President Obama Engages Native Youth at My Brother’s Keeper Town Hall

Raina Thiele, White House Blog
7/22/14

On July 21, President Obama hosted a town hall session where he gave remarks to announce new commitments in support of the My Brother’s Keeper (MBK) initiative and engaged in dialogue with young boys and men of color. Youth from the Center for Native American Youth’s Champions for Change program, the Native American Political Leadership Institute’s INSPIRE Initiative, and the Navajo Nation attended the town hall and asked the President about the Administration’s work to support Native American language and cultural preservation. The President reaffirmed his commitment to Native American youth and the importance of honoring one’s roots. Recalling his trip to the Standing Rock Sioux Indian Reservation in June, he applauded the tribe’s work on Lakota language revitalization and the powerful stories he heard from the tribe’s young people.

In his remarks, President Obama thanked the National Congress of American Indians (NCAI) and their partners for committing to establish an MBK task force for Native American boys and men. NCAI will form the task force in partnership with the Center for Native American Youth, the Native American Boys and Girls Clubs of America, the National Indian Child Welfare Association, the National Indian Education Association, and UNITY Inc. NCAI stated in a press release that the task force will “coordinate and serve as the central point for sharing important work, opportunities, and resources for our youth."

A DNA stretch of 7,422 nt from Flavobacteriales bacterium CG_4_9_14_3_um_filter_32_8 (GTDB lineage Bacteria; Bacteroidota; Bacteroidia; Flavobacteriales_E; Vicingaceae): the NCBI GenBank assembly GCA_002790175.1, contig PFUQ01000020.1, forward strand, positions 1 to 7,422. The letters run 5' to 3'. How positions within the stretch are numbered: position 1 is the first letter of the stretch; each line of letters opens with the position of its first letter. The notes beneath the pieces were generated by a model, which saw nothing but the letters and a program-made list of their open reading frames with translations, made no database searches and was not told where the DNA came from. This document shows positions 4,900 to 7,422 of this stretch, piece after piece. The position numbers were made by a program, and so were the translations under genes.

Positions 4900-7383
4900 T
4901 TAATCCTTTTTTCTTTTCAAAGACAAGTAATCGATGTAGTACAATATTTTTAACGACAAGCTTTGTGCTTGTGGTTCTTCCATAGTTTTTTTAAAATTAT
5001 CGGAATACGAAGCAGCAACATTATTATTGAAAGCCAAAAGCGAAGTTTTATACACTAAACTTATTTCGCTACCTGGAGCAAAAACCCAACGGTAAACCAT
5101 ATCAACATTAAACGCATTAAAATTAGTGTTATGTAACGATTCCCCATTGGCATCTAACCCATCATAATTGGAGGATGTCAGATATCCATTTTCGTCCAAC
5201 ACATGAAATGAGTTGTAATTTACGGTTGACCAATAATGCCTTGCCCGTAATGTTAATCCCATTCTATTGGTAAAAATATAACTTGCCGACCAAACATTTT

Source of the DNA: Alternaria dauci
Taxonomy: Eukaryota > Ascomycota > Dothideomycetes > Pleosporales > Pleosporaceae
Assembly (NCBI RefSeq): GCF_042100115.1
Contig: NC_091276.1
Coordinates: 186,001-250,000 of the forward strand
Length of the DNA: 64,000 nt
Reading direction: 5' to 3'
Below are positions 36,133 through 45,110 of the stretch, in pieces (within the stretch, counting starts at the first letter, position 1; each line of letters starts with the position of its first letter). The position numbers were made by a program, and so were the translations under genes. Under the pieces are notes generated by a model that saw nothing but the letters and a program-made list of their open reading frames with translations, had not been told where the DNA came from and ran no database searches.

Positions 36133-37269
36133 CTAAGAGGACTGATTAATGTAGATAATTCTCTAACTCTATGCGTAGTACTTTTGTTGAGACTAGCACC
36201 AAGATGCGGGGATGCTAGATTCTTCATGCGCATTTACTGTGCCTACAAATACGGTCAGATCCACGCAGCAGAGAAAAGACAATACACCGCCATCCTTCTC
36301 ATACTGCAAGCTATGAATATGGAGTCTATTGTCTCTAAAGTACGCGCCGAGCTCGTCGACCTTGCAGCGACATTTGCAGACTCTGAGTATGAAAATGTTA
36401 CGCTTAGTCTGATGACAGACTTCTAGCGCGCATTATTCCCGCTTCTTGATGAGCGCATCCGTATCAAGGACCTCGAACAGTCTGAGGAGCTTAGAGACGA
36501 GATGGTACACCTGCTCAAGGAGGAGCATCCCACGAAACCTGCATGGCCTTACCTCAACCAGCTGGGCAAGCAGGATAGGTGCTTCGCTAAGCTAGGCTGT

The President also announced that Earvin “Magic” Johnson and Deloitte CEO Joe Echevarria will launch the National Convening Council (NCC), an independent private-sector initiative bringing together leaders from business, philanthropy and the faith, youth and nonprofit communities to combine their efforts to have a positive impact on boys and young men of color.

"My Brother’s Keeper isn't some new, big government program. It's actually a team effort,” said President Obama. “It’s all about a whole bunch of folks – educators, business leaders, faith leaders, foundations, government – all working together to give boys and young men of color the tools that they need to succeed and make sure that every young person can reach their potential."

Raina Thiele is Associate Director in the White House Office of Intergovernmental Affairs.

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